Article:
Donna Strickland Wins Nobel Prize for Pioneering Work That Led to Development of Laser Tools

Strickland and Gérard Mourou discovered a way to stretch and amplify laser beams in the 1980s.

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Oct 2 2018, 3:40pm

Image: Illustration by Niklas Elmehed/Nobel Media

For the first time in 55 years, a woman has won the Nobel Prize in physics. Donna Strickland, a physicist from the University of Waterloo in Canada, won a part share in the award for her discovery of a way to stretch and amplify laser beams.

One half of the prize was awarded to Arthur Ashkin, a physicist who created a real-life tractor beam that uses a laser to capture and hold small objects. The other half was shared between Gérard Mourou, from France’s École Polytechnique, and Strickland.

Strickland is only the third woman to have ever won the prize in physics, following Maria Goeppert-Mayer, who claimed the award in 1963 for her work on nuclei structure, and Marie Curie, who won the physics prize in 1903. Strickland seemed surprised to learn that she was the first woman to claim the award in over half a century.

“Really? Is that all? I thought there might have been more,” Strickland said during a press briefing announcing the prize winners. “Obviously we need to celebrate women physicists because we’re out there. I don’t know what to say. I’m honored to be one of those women.”

Strickland and Mourou were recognized for work the pair did in the 1980s while at the University of Rochester, when Strickland was still a graduate student. At the time, physicists were trying to figure out how to amplify super high-powered lasers, but all of the methods they had tried would destroy the materials used to amplify them before they got to the intended strength.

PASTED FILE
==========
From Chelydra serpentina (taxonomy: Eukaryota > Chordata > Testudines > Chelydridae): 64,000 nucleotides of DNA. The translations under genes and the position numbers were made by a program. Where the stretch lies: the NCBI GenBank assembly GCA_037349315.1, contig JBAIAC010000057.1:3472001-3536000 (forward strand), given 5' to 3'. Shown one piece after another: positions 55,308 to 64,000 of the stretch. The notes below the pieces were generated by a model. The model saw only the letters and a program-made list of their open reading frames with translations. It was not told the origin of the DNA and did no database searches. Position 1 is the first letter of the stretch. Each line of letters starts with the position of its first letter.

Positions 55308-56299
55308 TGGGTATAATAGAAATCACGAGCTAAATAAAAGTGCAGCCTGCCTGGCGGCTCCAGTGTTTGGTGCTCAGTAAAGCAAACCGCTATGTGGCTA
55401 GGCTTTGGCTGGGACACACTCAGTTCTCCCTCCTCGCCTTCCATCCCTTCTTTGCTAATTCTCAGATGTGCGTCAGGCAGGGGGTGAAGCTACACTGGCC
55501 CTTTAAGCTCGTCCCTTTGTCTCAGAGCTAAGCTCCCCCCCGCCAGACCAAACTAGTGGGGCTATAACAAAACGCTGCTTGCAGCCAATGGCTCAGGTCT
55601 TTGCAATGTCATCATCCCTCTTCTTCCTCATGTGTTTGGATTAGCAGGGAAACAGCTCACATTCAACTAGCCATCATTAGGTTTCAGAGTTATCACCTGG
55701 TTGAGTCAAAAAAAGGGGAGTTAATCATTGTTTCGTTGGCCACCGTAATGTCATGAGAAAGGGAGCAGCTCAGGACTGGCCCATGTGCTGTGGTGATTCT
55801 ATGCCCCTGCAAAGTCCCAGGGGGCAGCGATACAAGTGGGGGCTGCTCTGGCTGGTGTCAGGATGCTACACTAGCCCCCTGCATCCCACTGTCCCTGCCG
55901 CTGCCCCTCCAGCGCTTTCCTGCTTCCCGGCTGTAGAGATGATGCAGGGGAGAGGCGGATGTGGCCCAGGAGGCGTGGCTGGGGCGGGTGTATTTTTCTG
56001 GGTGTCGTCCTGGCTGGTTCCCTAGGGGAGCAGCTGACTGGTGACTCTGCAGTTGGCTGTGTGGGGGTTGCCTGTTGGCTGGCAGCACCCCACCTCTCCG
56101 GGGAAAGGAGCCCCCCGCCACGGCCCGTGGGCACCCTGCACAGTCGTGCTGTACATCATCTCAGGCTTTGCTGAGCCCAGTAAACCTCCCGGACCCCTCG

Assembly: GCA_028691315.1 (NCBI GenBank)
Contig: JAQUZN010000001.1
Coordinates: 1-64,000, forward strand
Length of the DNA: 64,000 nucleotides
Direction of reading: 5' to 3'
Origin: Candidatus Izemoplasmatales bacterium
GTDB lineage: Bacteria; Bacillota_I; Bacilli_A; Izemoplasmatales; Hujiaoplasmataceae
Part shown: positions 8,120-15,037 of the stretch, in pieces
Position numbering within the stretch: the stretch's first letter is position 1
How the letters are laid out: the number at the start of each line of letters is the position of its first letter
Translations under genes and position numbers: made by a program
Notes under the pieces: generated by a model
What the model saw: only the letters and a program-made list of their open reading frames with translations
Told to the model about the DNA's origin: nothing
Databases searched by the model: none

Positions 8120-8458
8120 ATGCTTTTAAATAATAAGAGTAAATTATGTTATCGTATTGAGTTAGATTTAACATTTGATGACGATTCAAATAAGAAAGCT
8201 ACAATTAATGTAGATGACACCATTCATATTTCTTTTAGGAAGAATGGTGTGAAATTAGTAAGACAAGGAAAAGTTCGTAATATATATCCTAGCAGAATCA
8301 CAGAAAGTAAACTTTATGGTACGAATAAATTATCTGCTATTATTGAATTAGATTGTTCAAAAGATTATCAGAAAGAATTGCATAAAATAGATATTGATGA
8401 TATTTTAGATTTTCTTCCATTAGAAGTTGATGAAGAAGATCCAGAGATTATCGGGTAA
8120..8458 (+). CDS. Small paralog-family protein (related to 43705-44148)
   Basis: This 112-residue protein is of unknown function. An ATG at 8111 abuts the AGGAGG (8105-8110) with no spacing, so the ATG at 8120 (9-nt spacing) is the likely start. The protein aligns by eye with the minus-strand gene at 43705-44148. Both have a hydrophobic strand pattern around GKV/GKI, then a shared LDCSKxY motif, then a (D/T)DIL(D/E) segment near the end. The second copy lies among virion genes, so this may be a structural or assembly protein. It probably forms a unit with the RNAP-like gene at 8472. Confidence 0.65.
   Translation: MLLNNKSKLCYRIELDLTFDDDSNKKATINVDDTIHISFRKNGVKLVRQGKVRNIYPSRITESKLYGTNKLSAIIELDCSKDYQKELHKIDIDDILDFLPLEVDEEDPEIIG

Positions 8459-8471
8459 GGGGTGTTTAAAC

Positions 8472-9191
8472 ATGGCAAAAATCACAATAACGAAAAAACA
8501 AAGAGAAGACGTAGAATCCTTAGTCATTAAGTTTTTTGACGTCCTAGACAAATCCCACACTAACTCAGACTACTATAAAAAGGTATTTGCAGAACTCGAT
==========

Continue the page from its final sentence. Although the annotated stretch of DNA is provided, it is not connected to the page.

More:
Strickland and Mourou’s workaround was to stretch the laser first using over a mile-long fiber optic cable, amplifying it, then rapidly decompressing it again, creating a short burst of laser with a super high powered intensity.

“Different people were trying to get short pulses amplified in different ways,” Strickland said. “It was thinking outside the box to stretch first and then amplify."

This technique, known as chirped pulse amplification or CPA, enabled the development of dozens of laser-based tools, including the kind of lasers used for corrective eye surgery, lasers used for drilling, and data storage.

Strickland’s historic win comes just days after the Royal Swedish Academy of Sciences, which awards the prizes in chemistry, physics and economics, decided it would call on nominators for the 2019 prizes to consider gender, geography, and topic when making nominations, according to Nature. Since the Nobel Prize inception in 1901, only three percent of science prize winners have been women. It also followed a controversial presentation from one of the world’s leading physicists claiming there is no sexism in the field. Recognizing the worthy contributions of women scientists is one way to work towards combating the discrimination that about half of women working in STEM jobs report experiencing.